Page:Popular Science Monthly Volume 13.djvu/565

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been remarked that piles placed in dirty, muddy water, near drains, for example, are protected thereby. The water should have, moreover, a certain degree of saltness; the teredo cannot live in brackish water; that is a point to which we shall return later.

The teredo continues to grow in the wood; while the gallery which it forms presents near the surface a diameter of only one-quarter to half a millimetre, it enlarges little by little, until it reaches a diameter of five millimetres and more; as regards his length, and consequently that of the tube which incloses him, we have sometimes found it to be thirty to forty centimetres. He never goes upward more than half-way between the flow and ebb of the tide; although the teredo is thus, for a short time, partially above the water, yet it appears that the wood holds a sufficient amount of moisture to sustain his life temporarily.

The researches of Kater have still further shown, what had already been remarked by Sellius, that the teredo can hibernate in the wood, and that it is those individuals, thus preserved, which in the spring go through with all the phenomena of reproduction i.e., the formation of eggs, fecundation, development, and expulsion of the young.

The part of the external integuments which constitutes the mantle deposits a calcareous matter, forming an interior lining to the gallery in the wood (Fig. 12, f); between this calcareous casing and the body of the animal there remains a space sufficient to prevent any inconvenience, at least during the act of respiration; for it is possible that when the teredo absorbs water, which serves for respiration, his body is distended, and fills exactly the calcareous tube. The form of this tube, secreted little by little, corresponds exactly with that of the gallery, which has been slowly perforated in the wood; it has the appearance, also, of a series of rings placed one against the other. As the animal progresses, a new ring is added to those which existed before, so that when the tube is closed at its extremity by a calcareous film, its length represents the total length of the animal (Fig. 12, b to c). Among the segments of the tube, those which are nearest the surface of the wood are the oldest and hardest; in the interior of the wood, where the gallery ends (Fig. 12, g), the calcareous ring, newly formed, is at first soft, flexible, and of slight consistency; later, it becomes solid, and closes up the tube, as has been remarked by Sellius. In the variety of teredo described by us, we have never observed the formation of two openings surrounded by calcareous matter, situated side by side, like an eight placed sidewise, ∞,[1] and serving as a passage for the siphons, as described by Deshayes.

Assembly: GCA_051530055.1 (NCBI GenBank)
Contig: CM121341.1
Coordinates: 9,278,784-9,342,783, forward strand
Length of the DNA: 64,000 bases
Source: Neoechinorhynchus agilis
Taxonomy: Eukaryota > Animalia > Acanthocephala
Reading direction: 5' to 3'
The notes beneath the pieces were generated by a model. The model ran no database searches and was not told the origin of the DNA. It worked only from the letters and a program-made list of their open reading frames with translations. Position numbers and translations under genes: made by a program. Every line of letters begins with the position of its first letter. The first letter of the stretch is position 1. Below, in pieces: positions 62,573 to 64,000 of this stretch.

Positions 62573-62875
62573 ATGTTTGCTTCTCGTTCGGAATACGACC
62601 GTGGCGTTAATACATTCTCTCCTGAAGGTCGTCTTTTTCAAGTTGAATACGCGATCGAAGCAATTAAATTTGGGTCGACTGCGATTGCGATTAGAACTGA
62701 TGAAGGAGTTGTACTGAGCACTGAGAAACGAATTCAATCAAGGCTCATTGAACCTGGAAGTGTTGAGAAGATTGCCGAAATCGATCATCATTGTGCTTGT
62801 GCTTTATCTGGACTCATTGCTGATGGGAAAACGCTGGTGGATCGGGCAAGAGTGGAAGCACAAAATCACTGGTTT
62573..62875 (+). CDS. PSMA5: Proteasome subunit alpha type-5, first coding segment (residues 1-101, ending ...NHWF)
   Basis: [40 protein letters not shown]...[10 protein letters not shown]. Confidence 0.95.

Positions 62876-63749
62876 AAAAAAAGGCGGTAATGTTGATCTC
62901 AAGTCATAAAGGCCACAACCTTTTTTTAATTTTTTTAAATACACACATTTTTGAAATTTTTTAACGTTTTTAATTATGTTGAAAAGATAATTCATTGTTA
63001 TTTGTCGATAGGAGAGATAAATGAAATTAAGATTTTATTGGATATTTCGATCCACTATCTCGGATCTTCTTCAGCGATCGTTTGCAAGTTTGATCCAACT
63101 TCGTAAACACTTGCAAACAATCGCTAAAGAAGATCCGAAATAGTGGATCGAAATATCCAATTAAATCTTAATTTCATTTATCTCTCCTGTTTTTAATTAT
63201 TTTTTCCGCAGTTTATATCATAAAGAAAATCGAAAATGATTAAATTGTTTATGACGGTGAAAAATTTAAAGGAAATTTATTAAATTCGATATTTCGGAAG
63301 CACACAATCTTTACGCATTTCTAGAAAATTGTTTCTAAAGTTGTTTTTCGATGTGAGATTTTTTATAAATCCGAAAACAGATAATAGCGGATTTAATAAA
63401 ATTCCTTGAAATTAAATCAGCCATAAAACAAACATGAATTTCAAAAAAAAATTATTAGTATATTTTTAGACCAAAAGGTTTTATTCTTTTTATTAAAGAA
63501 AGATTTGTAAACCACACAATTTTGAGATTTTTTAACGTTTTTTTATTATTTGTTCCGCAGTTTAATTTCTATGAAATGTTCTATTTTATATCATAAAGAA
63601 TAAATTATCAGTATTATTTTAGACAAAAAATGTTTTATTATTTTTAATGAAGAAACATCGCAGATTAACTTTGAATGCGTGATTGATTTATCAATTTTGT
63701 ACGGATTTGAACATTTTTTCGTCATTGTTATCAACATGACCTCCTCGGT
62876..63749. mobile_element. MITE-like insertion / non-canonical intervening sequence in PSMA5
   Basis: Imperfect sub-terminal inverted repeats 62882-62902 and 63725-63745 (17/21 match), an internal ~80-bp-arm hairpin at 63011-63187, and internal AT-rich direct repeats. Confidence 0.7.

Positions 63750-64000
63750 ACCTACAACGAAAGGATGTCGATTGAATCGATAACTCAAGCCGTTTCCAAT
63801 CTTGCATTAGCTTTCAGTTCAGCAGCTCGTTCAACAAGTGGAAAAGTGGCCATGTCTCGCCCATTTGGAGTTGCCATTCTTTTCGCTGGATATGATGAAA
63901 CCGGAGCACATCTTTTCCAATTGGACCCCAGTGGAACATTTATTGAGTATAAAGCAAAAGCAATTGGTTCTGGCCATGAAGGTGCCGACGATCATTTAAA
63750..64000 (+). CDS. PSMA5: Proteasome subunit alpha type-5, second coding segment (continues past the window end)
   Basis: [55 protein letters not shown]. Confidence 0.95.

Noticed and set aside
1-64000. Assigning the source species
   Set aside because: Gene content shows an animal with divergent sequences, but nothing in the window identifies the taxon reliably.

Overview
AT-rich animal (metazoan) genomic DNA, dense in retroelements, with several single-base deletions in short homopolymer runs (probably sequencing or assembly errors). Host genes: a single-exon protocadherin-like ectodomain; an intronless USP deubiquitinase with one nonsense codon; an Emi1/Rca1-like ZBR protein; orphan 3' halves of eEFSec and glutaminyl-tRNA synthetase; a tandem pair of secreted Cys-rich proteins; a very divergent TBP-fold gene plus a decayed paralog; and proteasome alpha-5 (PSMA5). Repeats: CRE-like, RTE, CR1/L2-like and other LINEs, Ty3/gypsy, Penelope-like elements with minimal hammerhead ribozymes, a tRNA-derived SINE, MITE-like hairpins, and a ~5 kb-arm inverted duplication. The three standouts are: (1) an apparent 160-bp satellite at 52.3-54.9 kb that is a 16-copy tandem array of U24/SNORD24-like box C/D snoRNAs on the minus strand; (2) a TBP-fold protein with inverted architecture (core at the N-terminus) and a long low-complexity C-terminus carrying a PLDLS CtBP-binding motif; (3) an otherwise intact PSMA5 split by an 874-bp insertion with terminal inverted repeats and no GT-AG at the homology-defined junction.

The calcareous tube, once formed, constitutes for each teredo his own abode, where he isolates himself from his companions, and has nothing to fear from their close proximity. One never sees a teredo pierce the tube of another. The tubes make their way side by side,

  1. Some Oriental varieties have this form. I have seen them at the Boston Institute of Technology, with solid tubes one and a half inch in diameter.—Translator.